infinite resources for the prey. A more realistic model would consider the prey
to exhibit a logistic growth, with a carrying capacity K. The carrying capacity of a biological species is the maximum population size of the species that can be sustained indefinitely given the necessary resources.

The model therefore becomes:

Where a, b, c, d, K > 0.

To check for this system’s stability we have to go through
the same exercise.

The predator equation has remained the same so:

For zero prey growth:

Calculating the eigenvalues becomes a tedious exercise at
this point and the time of writing is 07:35PM on a Friday. I’d rather apply a
small trick instead and use the isoclines to derive the stability of the system. The isocline for the predator zero-growth has remained the same (d/ca), which is a straight line (vertical on the (x,y) vector plane we draw before). The isocline for the prey’s zero-growth has changed to:

Which is again a straight line with a slope of –b/aK, i.e.,
it’s decreasing when moving from left to right (when the prey is increasing). Now looking at the signs in the Jacobian of the first system:

We see no self-dependence for each of the two species (the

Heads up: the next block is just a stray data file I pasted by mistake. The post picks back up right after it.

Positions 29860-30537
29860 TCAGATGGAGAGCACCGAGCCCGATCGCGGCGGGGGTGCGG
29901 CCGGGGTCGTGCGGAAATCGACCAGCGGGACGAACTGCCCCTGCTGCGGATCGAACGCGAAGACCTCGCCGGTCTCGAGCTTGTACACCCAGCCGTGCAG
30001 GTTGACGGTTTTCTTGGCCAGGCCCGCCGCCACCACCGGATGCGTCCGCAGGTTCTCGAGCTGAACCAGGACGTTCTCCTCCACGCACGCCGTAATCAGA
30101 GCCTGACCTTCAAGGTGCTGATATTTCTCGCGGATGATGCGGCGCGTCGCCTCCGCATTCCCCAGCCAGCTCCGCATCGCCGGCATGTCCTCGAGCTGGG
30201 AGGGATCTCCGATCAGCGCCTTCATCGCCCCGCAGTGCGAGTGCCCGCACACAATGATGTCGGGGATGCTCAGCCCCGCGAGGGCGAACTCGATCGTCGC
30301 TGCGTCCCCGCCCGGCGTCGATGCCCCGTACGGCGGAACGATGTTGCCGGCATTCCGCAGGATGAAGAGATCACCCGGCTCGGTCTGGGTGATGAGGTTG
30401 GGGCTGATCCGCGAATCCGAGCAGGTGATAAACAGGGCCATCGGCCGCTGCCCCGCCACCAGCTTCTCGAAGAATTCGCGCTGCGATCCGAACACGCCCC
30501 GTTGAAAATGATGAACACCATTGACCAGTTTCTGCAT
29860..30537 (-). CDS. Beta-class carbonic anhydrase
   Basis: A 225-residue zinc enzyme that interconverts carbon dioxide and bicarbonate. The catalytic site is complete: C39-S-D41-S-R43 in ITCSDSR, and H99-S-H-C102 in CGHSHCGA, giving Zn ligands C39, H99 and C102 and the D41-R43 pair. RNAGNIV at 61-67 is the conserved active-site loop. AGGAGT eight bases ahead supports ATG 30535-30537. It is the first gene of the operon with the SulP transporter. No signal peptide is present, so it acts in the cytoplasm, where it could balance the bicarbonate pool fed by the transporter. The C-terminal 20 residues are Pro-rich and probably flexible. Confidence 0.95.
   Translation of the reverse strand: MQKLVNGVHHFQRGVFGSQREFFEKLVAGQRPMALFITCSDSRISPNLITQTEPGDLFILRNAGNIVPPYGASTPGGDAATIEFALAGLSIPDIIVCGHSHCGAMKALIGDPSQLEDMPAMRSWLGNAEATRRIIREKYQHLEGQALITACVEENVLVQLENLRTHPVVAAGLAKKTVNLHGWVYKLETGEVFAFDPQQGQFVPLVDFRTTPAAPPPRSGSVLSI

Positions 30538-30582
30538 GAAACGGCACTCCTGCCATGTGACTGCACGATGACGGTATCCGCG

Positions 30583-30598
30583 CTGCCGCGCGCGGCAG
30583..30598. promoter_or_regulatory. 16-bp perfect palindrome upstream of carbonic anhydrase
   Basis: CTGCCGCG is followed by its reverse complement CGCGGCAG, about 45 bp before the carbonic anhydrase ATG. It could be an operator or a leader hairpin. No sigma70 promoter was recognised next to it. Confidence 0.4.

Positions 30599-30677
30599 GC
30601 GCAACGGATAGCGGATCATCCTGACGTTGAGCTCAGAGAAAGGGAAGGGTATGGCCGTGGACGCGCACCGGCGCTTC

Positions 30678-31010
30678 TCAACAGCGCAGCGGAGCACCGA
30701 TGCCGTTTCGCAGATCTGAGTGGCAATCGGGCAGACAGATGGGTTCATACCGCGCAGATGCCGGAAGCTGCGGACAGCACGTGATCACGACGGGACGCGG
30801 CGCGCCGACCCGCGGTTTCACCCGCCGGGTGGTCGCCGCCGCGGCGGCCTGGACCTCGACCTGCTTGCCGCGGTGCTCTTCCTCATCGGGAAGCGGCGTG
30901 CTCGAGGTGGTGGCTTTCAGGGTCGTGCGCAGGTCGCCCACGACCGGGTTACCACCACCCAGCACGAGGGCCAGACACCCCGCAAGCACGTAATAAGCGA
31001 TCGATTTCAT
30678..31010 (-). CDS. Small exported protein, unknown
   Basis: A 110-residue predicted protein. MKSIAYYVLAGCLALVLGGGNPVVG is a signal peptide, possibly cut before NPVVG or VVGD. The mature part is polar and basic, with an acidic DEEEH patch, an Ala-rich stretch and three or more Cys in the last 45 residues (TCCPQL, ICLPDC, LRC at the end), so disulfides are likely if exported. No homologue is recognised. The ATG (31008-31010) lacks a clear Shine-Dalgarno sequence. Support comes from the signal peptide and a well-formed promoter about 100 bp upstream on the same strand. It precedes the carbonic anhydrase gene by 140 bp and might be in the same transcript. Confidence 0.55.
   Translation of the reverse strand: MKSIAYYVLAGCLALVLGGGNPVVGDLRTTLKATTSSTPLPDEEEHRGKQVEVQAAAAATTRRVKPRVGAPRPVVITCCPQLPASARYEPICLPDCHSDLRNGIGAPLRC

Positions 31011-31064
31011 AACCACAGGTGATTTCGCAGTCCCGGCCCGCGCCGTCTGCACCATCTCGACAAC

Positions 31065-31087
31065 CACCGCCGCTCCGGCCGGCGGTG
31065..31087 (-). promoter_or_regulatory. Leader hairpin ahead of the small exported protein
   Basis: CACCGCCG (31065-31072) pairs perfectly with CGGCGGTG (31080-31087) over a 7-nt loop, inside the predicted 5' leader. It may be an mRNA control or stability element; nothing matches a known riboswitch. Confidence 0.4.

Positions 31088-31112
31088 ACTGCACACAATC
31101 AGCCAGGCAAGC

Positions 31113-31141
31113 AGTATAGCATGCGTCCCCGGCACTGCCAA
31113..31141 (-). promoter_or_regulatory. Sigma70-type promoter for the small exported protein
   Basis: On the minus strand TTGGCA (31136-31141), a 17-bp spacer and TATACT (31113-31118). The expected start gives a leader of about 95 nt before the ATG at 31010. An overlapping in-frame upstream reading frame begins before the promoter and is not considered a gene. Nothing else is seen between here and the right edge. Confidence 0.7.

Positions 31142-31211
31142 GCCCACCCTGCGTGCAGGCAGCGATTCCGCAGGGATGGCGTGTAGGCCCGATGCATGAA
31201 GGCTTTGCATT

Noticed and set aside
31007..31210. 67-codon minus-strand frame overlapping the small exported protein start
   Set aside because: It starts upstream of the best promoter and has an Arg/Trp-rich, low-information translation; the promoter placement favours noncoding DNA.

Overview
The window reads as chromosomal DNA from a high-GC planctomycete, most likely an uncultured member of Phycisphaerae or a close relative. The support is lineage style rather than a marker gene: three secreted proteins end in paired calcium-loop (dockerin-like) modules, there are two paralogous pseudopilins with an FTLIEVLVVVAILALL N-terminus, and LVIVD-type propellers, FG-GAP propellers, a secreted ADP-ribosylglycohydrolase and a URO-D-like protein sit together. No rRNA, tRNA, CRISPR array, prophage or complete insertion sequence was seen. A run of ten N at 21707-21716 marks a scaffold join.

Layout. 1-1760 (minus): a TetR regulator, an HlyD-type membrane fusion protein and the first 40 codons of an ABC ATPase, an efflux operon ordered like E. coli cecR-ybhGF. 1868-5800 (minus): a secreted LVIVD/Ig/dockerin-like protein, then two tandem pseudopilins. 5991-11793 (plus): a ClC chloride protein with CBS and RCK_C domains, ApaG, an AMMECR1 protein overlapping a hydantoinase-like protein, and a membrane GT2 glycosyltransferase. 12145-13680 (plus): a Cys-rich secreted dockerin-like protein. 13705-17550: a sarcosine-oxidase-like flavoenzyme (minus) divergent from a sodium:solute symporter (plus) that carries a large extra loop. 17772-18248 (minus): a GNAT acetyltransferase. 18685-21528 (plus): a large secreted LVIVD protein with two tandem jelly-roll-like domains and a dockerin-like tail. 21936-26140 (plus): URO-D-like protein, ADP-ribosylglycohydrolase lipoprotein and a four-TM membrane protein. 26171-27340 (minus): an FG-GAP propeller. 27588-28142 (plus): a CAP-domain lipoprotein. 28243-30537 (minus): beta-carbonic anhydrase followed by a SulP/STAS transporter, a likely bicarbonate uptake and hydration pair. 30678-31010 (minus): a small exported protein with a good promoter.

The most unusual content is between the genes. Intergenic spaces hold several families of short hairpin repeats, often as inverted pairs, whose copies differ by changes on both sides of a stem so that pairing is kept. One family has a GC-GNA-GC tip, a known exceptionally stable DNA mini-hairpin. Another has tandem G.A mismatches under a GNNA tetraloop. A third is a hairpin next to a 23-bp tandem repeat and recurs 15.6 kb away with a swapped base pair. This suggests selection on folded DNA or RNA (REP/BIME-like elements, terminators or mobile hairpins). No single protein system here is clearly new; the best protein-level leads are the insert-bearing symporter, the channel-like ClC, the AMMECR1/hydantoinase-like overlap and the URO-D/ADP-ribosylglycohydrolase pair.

two 0), we see that as the predator increases the prey decreases (-) and that
as the prey increases the predator increases too (+).

For our logistic growth the signs in the Jacobian change to:

Because now there’s a negative self-dependence for the prey-as its numbers increase its rate of growth decreases. This makes the trace (τ) of the Jacobian negative and the determinant positive, which implies that our system is now a stable system. Plotting the exact same dynamic system but now including a carrying capacity, we can see how the two populations converge to specific numbers.

# Let your Makefile make your life easier

This semester I’m taking my first official CS class here at Cornell, CS 5220 Applications of Parallel Computers taught by Dave Bindel (for those of you in the Reed group or at Cornell, I would definitely recommend taking this class, which is offered every other year, once you have some experience coding in C or C++). In addition to the core material we’ve been learning in the class, I’ve been learning a lot by examining the structure and syntax of the code snippets written by the instructor and TA that are offered as starting points and examples for our class assignments. One element in particular  that stood out to me from our first assignment was the many function calls made through the makefile. This post will first take a closer look into the typical composition of a makefile and then examine how we can harness the structure of a makefile to help improve workflow on complicated projects.

## Dissecting a typical makefile